Whether it’s corner shops, supermarkets, specialty stores, department stores or entire shopping arcades – it seems as if no store will remain untouched by the digital upheavals of our time.
In many cases, the process of digital transformation is presented as a threat: Consumers would have access to cheaper online shopping opportunities, which would inevitably lead to a drying up of local trade. Retailers are degenerating into digital brokers who deliver goods directly from the distribution warehouse to the consumer’s home.
Retail is abolishing itself?
In the end, there would only be isolated remnants of shops – out of pity or romance. Entire city centres would soon be empty and many shops would close, it seems. Is that true? Could one also be more optimistic about this?
Small shops with a small but select clientele, such as a tea shop from the mountainous Cretan hinterland, for example, punish these theses with lies.
Iannis Iannutsos’ herb shop has made it into television, blogs and U-tube videos several times, so that the sleepy village of Kouses is now frequented by townspeople and tourists who want to consume its herbs, traditional remedies and teas. Also because he does not only mix them according to taste, but according to traditional recipes as a supporting remedy for health problems of all kinds.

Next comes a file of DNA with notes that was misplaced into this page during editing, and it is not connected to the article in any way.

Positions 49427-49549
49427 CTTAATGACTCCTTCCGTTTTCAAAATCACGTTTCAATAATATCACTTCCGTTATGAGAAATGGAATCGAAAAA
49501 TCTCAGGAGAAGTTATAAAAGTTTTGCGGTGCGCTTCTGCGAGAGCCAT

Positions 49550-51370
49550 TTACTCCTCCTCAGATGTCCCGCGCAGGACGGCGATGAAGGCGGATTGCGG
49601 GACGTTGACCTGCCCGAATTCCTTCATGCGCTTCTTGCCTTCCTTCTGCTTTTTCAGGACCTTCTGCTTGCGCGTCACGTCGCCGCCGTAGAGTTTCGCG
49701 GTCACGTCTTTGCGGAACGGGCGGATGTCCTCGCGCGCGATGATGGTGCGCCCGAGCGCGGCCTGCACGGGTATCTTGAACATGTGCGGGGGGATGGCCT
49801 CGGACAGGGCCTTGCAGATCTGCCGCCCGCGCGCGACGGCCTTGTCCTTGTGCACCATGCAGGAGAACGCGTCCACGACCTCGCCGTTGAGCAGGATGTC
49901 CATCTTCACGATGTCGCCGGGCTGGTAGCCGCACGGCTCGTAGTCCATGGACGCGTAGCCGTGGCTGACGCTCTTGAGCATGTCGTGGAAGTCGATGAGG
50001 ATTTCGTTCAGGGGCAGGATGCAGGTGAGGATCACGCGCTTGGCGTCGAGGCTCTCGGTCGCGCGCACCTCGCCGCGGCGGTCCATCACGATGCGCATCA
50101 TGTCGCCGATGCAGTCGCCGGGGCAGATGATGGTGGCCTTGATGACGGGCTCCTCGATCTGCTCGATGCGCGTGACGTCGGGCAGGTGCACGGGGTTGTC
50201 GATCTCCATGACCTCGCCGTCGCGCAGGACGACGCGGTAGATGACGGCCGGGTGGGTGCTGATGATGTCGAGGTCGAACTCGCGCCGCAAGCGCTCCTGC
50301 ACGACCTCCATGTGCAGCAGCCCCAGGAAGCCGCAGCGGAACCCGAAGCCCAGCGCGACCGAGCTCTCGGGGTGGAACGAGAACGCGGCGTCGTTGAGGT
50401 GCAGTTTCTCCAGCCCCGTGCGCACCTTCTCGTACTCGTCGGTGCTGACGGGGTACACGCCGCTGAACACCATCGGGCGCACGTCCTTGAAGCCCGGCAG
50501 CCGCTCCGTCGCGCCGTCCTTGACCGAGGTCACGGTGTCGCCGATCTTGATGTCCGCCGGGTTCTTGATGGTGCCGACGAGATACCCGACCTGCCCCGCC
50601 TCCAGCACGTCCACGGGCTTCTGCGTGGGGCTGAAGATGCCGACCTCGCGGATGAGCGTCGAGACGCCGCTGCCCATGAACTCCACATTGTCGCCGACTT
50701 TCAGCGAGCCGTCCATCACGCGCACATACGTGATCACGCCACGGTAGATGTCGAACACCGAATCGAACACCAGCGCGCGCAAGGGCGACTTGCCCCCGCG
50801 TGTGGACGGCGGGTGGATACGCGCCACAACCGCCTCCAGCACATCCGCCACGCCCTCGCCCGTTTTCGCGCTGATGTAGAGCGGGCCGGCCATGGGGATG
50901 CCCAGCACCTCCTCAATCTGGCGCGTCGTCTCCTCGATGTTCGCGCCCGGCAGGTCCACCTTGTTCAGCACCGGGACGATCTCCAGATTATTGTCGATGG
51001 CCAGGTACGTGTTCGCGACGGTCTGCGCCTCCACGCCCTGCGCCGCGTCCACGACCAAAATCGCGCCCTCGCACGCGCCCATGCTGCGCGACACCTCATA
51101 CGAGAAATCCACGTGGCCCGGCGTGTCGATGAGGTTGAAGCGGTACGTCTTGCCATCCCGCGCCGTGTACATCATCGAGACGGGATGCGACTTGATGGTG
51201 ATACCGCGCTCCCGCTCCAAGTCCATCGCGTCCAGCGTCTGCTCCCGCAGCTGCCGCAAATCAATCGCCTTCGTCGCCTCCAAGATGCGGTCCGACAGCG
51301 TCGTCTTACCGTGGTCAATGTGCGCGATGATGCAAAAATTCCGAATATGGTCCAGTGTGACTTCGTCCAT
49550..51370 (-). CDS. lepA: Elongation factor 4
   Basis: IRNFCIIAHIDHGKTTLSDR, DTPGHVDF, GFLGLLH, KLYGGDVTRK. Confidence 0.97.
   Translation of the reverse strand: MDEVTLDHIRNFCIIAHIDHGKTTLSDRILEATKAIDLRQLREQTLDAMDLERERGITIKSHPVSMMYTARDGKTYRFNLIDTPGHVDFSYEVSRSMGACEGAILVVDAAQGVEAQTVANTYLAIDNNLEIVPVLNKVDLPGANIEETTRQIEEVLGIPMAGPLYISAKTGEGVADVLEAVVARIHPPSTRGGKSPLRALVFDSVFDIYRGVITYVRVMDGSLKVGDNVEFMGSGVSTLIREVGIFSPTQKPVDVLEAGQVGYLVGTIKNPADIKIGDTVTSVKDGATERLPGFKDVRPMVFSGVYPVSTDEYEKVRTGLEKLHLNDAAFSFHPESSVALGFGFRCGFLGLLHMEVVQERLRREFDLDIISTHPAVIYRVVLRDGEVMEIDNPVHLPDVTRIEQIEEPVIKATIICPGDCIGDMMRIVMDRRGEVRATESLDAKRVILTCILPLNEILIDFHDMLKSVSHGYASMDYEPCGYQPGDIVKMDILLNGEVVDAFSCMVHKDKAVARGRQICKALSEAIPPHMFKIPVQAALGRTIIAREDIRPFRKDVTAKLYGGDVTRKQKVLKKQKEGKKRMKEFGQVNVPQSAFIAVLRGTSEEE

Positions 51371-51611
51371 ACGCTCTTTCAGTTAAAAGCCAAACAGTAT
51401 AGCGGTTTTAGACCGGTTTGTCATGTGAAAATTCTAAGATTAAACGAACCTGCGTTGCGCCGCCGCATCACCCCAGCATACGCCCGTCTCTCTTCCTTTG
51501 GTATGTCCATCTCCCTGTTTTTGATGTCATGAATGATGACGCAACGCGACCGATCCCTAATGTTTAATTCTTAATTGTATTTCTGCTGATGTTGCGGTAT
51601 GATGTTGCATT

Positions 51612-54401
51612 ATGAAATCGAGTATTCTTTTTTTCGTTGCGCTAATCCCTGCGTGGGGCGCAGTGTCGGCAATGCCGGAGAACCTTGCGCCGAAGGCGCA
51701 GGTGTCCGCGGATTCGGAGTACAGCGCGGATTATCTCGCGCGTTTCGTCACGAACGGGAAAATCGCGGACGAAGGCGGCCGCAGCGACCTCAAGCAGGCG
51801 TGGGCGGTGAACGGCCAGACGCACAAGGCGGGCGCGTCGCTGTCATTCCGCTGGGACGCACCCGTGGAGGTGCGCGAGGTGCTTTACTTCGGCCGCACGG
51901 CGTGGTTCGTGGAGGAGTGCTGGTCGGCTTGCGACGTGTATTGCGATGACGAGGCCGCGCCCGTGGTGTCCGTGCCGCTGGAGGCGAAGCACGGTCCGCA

The tea shop revives the remote village
The sales in the village of Kouses would never have been enough to make a living before digitalisation. Now he helps the whole village, which sells recipes and herbs to the shop. It secures livelihoods and polishes up small pensions.
I wonder if digitisation is not a threat only to large discounters, but also offers a renaissance opportunity to small shops with limited and specialised choice?
Perhaps digitisation will lead to a return to specialisation and expertise? Some kind of renaissance of the corner shop?
I believe that digitalisation can even help whole villages to survive: Provided they know how to promote and sell their regional products globally. The digital market can help specialized retailers. It could even revive the economy of remote areas: Provide jobs and added value for its residents! Thought through to the end, the renaissance of small local businesses with global distribution could even slow down the influx into the cities. Digitalisation could thus end the longing for a better life in the city.